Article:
When you visit Oakland Cemetery over the next few months, you may be less likely to see the restoration crew around the grounds. Usually spotted somewhere near the John Deere Gator loaded with shovels, pry bars, chisels, hammers, mortar and the occasional cup of coffee, our preservation-minded work crew may appear to some to have entered a winter hibernation phase. I can assure you, though, the team hasn’t spent the last few months loading building up its fat stores.
If you make your way to the historic “work area” of the cemetery where the greenhouse, carriage house, boiler room and former stables are located, you will probably find them —and they’re most certainly not sleeping! In fact, the small workshop is usually at its busiest this time of year.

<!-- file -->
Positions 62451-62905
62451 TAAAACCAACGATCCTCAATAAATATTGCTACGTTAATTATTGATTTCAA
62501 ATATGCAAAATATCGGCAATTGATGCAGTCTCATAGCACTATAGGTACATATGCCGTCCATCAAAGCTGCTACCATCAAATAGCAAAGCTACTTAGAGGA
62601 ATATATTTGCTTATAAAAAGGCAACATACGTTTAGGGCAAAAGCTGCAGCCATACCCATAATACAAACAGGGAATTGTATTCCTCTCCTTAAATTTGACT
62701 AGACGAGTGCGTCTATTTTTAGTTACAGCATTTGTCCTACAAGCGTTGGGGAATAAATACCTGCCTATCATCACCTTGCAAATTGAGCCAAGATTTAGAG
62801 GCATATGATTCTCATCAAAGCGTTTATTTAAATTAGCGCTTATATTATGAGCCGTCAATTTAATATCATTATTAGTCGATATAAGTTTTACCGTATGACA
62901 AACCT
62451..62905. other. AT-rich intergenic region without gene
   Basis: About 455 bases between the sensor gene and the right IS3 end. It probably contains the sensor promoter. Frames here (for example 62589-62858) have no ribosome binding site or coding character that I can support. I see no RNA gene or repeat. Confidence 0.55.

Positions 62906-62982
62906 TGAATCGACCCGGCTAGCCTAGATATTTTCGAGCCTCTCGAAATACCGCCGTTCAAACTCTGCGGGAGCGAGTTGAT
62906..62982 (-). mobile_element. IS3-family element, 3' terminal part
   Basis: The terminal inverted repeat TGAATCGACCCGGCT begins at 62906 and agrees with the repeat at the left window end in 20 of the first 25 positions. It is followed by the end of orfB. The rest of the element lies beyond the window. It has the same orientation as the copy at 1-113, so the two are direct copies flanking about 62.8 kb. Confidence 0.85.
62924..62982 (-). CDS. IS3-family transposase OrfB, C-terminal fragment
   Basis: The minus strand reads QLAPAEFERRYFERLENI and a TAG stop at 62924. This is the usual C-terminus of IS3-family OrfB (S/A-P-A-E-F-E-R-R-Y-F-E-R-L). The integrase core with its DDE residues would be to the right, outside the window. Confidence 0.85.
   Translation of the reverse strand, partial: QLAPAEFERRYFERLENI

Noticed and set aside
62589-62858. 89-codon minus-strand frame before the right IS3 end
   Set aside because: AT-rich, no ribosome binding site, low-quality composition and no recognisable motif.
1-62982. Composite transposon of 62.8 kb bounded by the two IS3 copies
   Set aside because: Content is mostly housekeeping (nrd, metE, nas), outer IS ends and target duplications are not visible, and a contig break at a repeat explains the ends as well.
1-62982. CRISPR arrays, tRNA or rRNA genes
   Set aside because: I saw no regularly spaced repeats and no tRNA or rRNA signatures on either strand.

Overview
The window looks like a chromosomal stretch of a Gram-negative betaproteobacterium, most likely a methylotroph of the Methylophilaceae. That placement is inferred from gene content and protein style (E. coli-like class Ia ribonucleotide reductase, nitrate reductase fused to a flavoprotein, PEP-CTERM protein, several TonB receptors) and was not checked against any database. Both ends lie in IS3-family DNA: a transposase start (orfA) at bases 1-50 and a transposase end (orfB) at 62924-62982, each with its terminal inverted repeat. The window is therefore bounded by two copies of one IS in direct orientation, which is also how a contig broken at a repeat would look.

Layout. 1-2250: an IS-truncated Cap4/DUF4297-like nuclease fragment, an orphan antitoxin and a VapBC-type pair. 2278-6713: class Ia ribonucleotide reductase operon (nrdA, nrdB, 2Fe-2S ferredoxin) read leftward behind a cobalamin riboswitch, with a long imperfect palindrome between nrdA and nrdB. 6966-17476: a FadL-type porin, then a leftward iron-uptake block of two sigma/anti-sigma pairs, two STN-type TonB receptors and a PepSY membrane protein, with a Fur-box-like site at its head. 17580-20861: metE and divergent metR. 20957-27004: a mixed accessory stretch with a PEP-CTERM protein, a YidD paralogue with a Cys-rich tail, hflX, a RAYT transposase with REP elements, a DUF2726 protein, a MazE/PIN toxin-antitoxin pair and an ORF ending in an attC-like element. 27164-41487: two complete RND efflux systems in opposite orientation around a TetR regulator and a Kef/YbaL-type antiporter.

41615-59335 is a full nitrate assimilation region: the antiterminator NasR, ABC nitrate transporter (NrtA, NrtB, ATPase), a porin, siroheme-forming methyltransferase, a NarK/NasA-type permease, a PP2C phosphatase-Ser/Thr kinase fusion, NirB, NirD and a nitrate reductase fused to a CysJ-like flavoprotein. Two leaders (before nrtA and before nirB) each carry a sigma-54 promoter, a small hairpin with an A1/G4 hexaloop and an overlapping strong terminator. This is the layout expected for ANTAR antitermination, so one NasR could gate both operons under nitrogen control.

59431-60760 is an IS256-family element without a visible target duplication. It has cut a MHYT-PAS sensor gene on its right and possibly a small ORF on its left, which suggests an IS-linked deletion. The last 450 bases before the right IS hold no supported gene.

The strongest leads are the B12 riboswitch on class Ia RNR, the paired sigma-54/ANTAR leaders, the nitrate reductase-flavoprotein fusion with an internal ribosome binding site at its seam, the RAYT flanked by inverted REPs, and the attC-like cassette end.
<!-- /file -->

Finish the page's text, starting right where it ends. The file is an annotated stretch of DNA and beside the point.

Why? Think of the expression, “as slow as molasses in wintertime.” No, not the crew! When the temperature drops below 45 degrees or so, it becomes very difficult to work with many of the materials that we rely on when we carry out restoration projects. The cold weather makes them harder to properly mix and apply. These are things like historic mortars, stone patching materials, and epoxies. So, throughout the fall we assemble a list of projects that a) require specific repairs that can only be done when temperatures are relatively warm, and b) can be moved indoors.
Perfect candidates are broken urns, small statues, headstones, and cradling. We take precaution to make sure we keep track of where exactly we remove the objects, so that they can be returned to their homes. This kind of work is necessary for the restoration of the cemetery, and gives our crew a chance to stay warm in the process.
Next time you’re here on a cold day, seek us out behind the greenhouse – we’d be happy to talk to you about what we’re doing!
Neale Nickels is Historic Oakland Foundation’s interim director of preservation.